(Spoiler Alert: Do not read if you haven’t read The Great Gatsby. If you have read it, or alternately, don’t care about ruining the end, jump right in. Just don’t say I didn’t warn you.)
So I was reading The Great Gatsby again (Okay fine, I was watching it, but I have read it), and I realised something. I don’t think Daisy Buchanan ever actually loved Jay Gatsby. Not when she was going to Long island house for parties, not when Nick Carraway set up that meeting between them, not when she told Tom about the affair in that hot as hell New York apartment, not even when Jay went to her house five years previously, during the First World War. Daisy was really just leading poor Gatsby on so that she could get back at her obnoxious, philandering husband, Tom Buchanan.
This isn’t to say that Gatsby didn’t love her. He loved her with a stalker-ish devotion. The poor optimistic Jay Gatsby was one of the saddest unreciprocated lovers of all time. How depressing that his house across the bay, his criminal empire, his hours staring at the green light, and all his weekly parties (by the way does that remind anyone else of Ted Mosby? Just me? Okay) would be in vain, because the day Daisy noticed him was the day she needed a way to make Tom pay. And very conveniently, the “way” was in the house across from her, desperate to see her.
Now obviously I have to back up a claim like this with some good hard evidence. Consider this: the very first time Nick visits the Buchanan house, Daisy talks about her daughter saying “I’m glad it’s a girl. And I hope she’ll be a fool- that’s the best thing a girl can be in this world, a beautiful little fool”. Sounds like the sort of thing she’d say if she found out about something that she didn’t want to know. Something like her dear husband’s cheating ways. Now, despite her very damsel-in-distress-esque air, she seems like the sort of person who wouldn’t take betrayal lying down. She was probably planning to get back at Tom from the moment she found out about his mistress.
Now about the famed New York apartment scene, when all Nick could talk about was the burning heat. So Daisy was at that moment ready to run off with Gatsby and leave Tom, but by that evening she was back together with Tom and a few days later she had left Long Island with him. So either Daisy never actually intended to go anywhere with Jay, or she is the biggest flake in the history of English Literature.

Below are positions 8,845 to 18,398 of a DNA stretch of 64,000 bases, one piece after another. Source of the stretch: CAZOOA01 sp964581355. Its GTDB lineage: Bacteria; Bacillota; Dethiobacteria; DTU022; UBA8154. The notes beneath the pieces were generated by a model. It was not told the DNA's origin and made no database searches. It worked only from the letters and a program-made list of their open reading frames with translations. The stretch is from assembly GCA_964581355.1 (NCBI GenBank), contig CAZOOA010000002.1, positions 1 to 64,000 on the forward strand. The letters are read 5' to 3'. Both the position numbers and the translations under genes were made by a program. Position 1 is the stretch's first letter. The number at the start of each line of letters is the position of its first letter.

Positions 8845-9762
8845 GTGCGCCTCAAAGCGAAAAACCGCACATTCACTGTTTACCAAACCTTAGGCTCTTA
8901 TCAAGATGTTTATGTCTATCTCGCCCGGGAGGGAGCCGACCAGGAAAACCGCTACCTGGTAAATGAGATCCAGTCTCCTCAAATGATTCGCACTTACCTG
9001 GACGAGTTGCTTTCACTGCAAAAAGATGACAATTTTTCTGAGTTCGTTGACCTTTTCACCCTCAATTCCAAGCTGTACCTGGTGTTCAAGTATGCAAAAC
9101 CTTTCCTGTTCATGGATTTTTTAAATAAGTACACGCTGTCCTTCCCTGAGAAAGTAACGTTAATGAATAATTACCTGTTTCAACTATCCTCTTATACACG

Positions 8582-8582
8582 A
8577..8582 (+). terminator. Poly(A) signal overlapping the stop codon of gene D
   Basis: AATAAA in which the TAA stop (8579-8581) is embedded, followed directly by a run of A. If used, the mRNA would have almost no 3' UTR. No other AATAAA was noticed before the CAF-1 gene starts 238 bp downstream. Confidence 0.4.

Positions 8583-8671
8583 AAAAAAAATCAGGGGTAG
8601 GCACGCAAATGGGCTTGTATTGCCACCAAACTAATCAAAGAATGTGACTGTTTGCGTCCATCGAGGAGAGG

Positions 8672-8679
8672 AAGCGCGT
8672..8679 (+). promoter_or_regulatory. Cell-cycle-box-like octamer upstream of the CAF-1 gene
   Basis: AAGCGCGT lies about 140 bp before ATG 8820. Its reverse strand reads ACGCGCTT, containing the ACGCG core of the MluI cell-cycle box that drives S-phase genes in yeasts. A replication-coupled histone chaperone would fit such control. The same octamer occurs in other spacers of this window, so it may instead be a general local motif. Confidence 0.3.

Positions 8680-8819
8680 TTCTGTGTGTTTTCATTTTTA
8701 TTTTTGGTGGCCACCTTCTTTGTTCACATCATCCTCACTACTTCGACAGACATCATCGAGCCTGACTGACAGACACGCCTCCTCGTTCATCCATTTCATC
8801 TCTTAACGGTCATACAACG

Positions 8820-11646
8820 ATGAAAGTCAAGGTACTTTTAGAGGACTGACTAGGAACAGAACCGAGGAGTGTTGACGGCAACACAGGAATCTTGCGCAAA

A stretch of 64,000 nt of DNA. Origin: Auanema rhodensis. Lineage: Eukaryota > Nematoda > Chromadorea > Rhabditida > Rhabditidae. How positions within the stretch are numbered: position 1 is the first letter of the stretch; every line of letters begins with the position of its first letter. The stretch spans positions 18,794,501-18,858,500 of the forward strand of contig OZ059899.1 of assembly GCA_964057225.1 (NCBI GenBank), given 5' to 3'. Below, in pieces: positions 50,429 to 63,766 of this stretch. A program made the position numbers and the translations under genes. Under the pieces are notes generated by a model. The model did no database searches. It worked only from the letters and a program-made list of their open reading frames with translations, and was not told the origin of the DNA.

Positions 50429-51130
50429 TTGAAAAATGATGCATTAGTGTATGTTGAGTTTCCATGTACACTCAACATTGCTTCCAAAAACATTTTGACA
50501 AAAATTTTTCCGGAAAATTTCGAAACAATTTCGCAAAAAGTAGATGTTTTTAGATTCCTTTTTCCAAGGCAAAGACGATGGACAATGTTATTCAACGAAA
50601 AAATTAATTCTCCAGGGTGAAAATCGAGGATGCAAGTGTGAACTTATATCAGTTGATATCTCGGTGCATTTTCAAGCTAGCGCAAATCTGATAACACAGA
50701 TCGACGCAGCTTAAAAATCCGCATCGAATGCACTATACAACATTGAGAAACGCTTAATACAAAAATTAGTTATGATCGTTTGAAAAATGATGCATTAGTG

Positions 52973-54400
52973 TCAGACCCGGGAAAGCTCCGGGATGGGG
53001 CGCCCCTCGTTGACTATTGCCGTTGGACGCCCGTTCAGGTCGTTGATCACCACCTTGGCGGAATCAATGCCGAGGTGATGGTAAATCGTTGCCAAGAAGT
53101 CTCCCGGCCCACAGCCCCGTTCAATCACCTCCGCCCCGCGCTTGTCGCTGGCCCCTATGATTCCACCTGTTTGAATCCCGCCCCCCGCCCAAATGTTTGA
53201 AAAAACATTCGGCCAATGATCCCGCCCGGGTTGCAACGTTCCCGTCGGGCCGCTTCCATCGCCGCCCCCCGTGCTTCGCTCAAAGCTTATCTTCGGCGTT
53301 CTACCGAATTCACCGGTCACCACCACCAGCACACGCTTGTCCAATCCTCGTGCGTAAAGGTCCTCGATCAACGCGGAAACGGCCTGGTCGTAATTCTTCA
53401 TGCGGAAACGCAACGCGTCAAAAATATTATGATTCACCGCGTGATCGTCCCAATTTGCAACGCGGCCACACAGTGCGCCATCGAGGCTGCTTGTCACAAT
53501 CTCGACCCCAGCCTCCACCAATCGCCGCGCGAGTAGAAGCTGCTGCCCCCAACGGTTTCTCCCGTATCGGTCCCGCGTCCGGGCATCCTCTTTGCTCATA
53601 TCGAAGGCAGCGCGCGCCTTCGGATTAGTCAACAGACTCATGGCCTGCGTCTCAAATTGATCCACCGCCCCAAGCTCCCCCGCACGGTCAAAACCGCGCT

And I cannot ignore the elephant in the room – The Accident. The petite, soft-spoken Daisy Buchanan became a hit and run artist, smacking into Tom’s mistress, Myrtle and not even looking back. And then she let Gatsby take the blame! And didn’t run off with him in the night, and didn’t call him for days on end while he waited for her by the phone. And didn’t go for his funeral after her dear Tom got him killed by Myrtle’s distraught husband.
Now some might say she was product of the times. A reaction, if you would, to the debauchery of the roaring twenties and to the obvious subjugation of the feminine by the masculine. And perhaps those some are right. Fitzgerald certainly isn’t forgiving of the American Dream. But that hardly changes the fact that Daisy is a heartless, manipulative bitch.
To be fair Daisy might have had some affection for Jay when she first met him. But I chalk that up to a love for uniforms and not for the people inside them. At any rate she was pretty quick to forget him. As for her tantrum the night before her wedding, that was probably just cold feet.
Really the Great Gatsby is a story about a poor naïve boy from North Dakota, getting taken along for a ride by two incredibly self-centered, manipulative assholes, and getting murdered for his trouble. It’s a true tragedy.